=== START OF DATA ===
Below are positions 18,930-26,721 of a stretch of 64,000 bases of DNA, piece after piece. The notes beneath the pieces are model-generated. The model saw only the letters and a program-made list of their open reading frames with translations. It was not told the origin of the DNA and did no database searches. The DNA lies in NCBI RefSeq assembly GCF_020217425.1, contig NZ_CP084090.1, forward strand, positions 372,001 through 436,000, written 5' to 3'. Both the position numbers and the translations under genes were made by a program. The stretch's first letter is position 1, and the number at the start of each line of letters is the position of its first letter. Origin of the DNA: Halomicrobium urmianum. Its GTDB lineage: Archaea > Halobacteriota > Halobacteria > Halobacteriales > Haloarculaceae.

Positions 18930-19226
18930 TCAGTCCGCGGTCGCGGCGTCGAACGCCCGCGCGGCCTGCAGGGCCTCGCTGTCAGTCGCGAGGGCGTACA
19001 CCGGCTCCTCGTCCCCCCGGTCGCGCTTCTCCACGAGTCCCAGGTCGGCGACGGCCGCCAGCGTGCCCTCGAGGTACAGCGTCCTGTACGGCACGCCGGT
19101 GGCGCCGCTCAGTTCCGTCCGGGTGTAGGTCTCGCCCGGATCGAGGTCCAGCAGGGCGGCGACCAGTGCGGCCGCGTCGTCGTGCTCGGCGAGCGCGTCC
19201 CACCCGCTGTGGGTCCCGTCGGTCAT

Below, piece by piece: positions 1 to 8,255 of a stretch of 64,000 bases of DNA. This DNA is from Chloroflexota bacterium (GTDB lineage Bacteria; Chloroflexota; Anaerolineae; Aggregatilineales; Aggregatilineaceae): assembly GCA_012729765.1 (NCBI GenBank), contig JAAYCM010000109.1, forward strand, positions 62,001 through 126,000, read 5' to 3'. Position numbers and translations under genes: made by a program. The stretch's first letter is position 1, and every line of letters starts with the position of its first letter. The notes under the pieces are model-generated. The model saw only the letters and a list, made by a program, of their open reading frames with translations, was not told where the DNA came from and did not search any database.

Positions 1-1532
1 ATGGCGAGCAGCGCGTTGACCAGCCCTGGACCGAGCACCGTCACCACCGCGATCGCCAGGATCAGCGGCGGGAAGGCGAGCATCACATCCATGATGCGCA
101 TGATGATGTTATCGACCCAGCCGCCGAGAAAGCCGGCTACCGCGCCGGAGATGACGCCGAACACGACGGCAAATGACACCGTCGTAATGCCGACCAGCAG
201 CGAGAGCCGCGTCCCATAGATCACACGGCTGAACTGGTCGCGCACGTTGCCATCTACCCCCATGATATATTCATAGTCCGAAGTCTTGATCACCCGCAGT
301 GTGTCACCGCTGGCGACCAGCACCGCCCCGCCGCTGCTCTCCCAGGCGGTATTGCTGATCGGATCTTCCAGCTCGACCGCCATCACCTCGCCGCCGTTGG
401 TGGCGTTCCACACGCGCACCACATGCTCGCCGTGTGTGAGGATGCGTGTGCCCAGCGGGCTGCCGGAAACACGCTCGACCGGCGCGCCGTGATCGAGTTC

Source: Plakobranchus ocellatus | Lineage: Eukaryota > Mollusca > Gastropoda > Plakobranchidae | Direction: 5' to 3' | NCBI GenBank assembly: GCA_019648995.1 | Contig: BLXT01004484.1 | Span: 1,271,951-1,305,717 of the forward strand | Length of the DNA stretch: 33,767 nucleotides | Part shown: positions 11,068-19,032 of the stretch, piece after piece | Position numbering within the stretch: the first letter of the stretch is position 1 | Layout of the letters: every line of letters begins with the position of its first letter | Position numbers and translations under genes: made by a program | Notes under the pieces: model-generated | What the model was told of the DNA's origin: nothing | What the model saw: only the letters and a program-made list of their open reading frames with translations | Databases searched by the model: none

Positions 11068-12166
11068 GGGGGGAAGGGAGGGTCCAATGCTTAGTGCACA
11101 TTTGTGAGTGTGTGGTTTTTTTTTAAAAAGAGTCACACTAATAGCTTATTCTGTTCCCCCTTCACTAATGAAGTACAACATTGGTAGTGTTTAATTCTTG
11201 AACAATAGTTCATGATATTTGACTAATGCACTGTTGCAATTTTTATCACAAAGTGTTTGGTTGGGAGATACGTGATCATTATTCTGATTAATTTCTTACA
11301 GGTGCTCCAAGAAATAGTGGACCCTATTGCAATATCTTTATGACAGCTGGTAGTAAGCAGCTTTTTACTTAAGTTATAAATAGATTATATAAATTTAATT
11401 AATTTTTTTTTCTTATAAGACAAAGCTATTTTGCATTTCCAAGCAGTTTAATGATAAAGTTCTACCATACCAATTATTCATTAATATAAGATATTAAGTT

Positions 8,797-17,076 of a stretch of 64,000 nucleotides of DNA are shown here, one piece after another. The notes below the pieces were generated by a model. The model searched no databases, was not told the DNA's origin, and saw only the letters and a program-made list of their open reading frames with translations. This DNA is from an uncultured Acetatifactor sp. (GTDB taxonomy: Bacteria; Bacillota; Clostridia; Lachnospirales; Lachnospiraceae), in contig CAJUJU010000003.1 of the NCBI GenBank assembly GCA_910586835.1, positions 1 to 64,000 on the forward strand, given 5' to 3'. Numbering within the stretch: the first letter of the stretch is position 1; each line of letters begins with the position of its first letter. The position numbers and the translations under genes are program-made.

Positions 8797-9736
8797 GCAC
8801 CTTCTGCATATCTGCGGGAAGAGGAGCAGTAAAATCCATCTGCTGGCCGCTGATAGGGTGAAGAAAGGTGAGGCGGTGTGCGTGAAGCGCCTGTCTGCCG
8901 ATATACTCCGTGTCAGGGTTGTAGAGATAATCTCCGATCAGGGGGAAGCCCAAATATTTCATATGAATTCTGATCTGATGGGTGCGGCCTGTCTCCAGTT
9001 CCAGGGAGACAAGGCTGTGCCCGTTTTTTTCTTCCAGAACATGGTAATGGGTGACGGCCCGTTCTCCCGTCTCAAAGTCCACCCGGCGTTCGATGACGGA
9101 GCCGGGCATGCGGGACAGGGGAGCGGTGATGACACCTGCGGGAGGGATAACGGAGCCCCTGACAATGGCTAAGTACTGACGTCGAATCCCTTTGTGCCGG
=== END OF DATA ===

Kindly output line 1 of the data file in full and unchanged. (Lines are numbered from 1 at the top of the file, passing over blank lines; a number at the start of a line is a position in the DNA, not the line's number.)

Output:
Below are positions 18,930-26,721 of a stretch of 64,000 bases of DNA, piece after piece. The notes beneath the pieces are model-generated. The model saw only the letters and a program-made list of their open reading frames with translations. It was not told the origin of the DNA and did no database searches. The DNA lies in NCBI RefSeq assembly GCF_020217425.1, contig NZ_CP084090.1, forward strand, positions 372,001 through 436,000, written 5' to 3'. Both the position numbers and the translations under genes were made by a program. The stretch's first letter is position 1, and the number at the start of each line of letters is the position of its first letter. Origin of the DNA: Halomicrobium urmianum. Its GTDB lineage: Archaea > Halobacteriota > Halobacteria > Halobacteriales > Haloarculaceae.